Admittedly, the quickly deteriorating situation in our backyard is alarming, but surely that is more of a reason to remain part of the E.U. Merciless terrorist attacks in prominent European cities and countless floods of refugees pouring into Europe are major problems to us all. Nobody has denied it, nobody is denying it. The E.U. is designed to foster stronger and healthier relations between its member states, while simultaneously upholding peace across the continent. Membership and active involvement in the E.U. are of the U.K.’s highest national interest. We, as European cousins, must work together and tackle whatever adversities we are faced with. Compromise is the key solution, reform in the E.U is much more preferable than the recklessness of a ‘Brexit.’ It cannot be argued, peace is imperative.
Seldom would I express any form of praise towards a Conservative, but the work Prime Minister David Cameron is carrying out to prevent the U.K.’s citizens from voting to leave the E.U. invokes my approval. Whereas the less said about the former Mayor of London, Boris Johnson, the better. The leave campaign is fuelled by xenophobic misinformation and Britain’s delusions of empire. Indeed a British withdrawal will negatively affect the Republic and the mainland member states, however, the U.K. is certainly not the superpower it once was. But let me make this clear, that is not an Anglophobic statement. I harbour no hatred whatsoever towards the U.K. and its people, in fact, the very contrary. Unfortunately one has to clarify such obvious statements in order to avoid a petty onslaught – which is becoming increasingly common among those who support ‘Brexit.’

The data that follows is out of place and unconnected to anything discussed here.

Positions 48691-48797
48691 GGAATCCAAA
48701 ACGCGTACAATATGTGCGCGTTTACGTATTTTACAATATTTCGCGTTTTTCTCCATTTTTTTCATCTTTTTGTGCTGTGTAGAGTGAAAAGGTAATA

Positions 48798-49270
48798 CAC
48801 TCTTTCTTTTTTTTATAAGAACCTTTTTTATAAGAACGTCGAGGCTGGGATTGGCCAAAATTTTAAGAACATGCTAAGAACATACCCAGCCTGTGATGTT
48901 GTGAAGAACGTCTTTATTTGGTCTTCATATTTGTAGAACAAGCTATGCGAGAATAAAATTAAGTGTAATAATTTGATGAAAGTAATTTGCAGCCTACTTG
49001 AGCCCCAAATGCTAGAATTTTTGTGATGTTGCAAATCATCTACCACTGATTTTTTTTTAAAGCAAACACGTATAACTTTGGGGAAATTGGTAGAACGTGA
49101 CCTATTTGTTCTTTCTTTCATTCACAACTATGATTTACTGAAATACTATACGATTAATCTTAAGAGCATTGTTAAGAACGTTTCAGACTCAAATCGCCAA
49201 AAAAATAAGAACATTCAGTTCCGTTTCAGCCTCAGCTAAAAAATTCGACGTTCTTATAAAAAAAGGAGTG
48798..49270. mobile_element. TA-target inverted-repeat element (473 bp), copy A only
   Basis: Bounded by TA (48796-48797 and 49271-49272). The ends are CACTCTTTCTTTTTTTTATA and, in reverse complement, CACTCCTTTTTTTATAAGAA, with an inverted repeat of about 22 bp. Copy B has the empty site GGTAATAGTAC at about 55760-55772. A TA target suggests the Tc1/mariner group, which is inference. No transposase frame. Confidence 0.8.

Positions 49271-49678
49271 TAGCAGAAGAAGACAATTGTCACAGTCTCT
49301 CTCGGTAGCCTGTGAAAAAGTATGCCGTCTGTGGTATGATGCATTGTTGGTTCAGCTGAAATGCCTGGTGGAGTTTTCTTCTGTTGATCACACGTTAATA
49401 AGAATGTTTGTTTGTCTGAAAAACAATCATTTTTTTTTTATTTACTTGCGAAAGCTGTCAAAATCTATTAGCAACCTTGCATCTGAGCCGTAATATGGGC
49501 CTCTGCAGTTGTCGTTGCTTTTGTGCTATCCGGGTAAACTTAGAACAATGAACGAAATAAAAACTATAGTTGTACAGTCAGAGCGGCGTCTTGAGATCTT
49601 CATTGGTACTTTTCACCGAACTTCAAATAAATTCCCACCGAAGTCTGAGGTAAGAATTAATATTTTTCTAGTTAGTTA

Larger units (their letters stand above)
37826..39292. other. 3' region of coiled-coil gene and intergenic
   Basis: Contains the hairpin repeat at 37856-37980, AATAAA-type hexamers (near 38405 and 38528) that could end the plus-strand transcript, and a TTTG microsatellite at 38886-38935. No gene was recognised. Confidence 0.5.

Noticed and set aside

I was born in northern Wales and have strong familial connections to the U.K., therefore I feel a great sense of warmth towards the nation. I would like to continue to see a robust United Kingdom within the European Union, which is able to have its voice heard and is constructive in its criticisms. The British people have every right to determine their future, as do all communities and peoples – but they must act for the good of all their citizens, in all four constitutional countries of the U.K.
‘Brexit’ would serve only to create trade complications with the United States and the other member states who will remain within the E.U. The Republic of Ireland imported an estimated 43% of goods from the U.K. in 2012, not to mention up to 90% of its petroleum and natural gas is of British origin. But the Republic can turn towards other E.U. states for increasing trade relations, particularly France which is geographically nearby. It wouldn’t be an especially desirable move, but it is feasible.
The U.K. will suffer dramatically if it parts ways with the E.U., and I genuinely do not want to see that happen. I cannot understand why anyone in a sound state of mind would want their nation to suffer. A return to the U.K.’s ‘splendid isolation’ would be economically detrimental. Co-operation in Europe in such dark times is essential.